• The result was wonderful for this lady who is now so relaxed knowing that she has sufficient money to fund her lifestyle. A satisfactory outcome. She was made fully aware that the interest would be added to the loan every year, thereby reducing the amount of inheritance that would be left to her beneficiaries, however, as she assured me that she had no living relatives she and her solicitor were happy with this outcome believing that whoever inherits her estate should be glad to receive whatever is left.

I do come across some horror stories. I met a lady who had gone direct to a lender some years before. She has found that Equity release can be a nightmare. The lender in question did not have a suitable product to meet her circumstances yet pressed her to take a product which was not really suitable. The lender is now no longer trading so she finds herself locked into a loan that doesn’t suit her circumstances and causes her considerable stress.

Going direct may have attractions to some clients, yet this experience emphasises the need for clients to seek independent advice when investigating whether an equity release mortgage is the right solution.

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The key to financial wellbeing in later life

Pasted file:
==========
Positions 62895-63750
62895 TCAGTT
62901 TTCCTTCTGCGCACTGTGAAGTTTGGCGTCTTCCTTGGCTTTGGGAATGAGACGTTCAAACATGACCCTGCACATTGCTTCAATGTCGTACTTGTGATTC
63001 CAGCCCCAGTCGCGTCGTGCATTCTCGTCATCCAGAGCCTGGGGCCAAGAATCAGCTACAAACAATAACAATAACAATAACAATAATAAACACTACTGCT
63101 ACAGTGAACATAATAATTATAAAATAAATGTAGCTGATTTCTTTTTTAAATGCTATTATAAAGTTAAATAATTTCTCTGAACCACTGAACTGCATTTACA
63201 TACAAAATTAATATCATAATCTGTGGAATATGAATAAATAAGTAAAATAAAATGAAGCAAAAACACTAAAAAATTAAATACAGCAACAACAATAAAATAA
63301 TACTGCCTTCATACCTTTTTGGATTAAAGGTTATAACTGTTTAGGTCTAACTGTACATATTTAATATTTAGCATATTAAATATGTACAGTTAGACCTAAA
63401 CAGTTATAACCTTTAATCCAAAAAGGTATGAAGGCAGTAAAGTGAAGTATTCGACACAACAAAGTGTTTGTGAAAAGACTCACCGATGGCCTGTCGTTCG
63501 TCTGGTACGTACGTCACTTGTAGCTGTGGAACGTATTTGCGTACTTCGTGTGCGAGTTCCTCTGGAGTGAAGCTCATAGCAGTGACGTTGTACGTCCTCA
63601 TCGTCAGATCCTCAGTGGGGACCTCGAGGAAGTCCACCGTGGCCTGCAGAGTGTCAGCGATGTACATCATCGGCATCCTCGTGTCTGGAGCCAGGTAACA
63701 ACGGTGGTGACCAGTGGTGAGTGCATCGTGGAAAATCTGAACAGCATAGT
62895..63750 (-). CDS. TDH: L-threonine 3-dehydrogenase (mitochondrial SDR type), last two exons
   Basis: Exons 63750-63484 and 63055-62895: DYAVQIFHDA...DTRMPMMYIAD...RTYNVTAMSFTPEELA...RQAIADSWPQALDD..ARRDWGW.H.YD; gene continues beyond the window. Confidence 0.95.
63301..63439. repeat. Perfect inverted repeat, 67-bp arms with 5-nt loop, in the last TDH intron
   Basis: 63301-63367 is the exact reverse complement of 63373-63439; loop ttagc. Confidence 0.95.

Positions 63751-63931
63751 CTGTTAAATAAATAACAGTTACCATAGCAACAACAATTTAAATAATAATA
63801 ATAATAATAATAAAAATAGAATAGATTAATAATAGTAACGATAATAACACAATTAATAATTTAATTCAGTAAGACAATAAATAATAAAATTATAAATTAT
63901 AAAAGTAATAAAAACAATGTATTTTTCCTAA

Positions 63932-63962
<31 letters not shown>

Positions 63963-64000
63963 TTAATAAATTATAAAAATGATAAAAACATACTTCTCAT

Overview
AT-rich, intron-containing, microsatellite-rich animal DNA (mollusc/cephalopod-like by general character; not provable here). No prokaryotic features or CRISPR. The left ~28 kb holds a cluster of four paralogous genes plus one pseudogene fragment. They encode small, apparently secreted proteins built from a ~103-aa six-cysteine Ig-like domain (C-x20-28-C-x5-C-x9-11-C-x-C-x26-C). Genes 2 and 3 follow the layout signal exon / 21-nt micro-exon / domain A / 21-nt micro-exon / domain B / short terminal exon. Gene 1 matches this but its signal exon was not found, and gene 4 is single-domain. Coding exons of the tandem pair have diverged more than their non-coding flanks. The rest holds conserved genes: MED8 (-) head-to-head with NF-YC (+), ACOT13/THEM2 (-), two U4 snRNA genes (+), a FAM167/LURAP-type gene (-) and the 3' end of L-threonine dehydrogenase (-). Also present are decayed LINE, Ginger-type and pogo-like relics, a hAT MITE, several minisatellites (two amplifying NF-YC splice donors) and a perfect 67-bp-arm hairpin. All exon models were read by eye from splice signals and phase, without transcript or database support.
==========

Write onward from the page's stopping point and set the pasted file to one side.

What are you looking for out of retirement? Relaxation away from office worries, financial wellbeing in later life,  time and money for new interests and holidays, being able to help out your children and grandchildren …

In short, financial wellbeing.

Whether it’s Tuscany, a visit to the garden centre or supporting younger relatives in tough economic times, retirement should be the time when you can make the most of the savings you have built up over years of work.

If you’re like me you’d like cash for cinema trips, eating out and buying clothes, as well as bigger sums that might go towards a grandchild’s university fees or first-home deposit.

Sometimes a grown-up child might appreciate a stop-gap contribution towards this month’s mortgage or a family holiday.

But to draw the best income from your hard-earned savings you need specialist advice when you’re on the point of retirement.

It is essential to choose the right annuity and retirement income option from the array of complex offers available in the process known as ‘pension crystallisation.’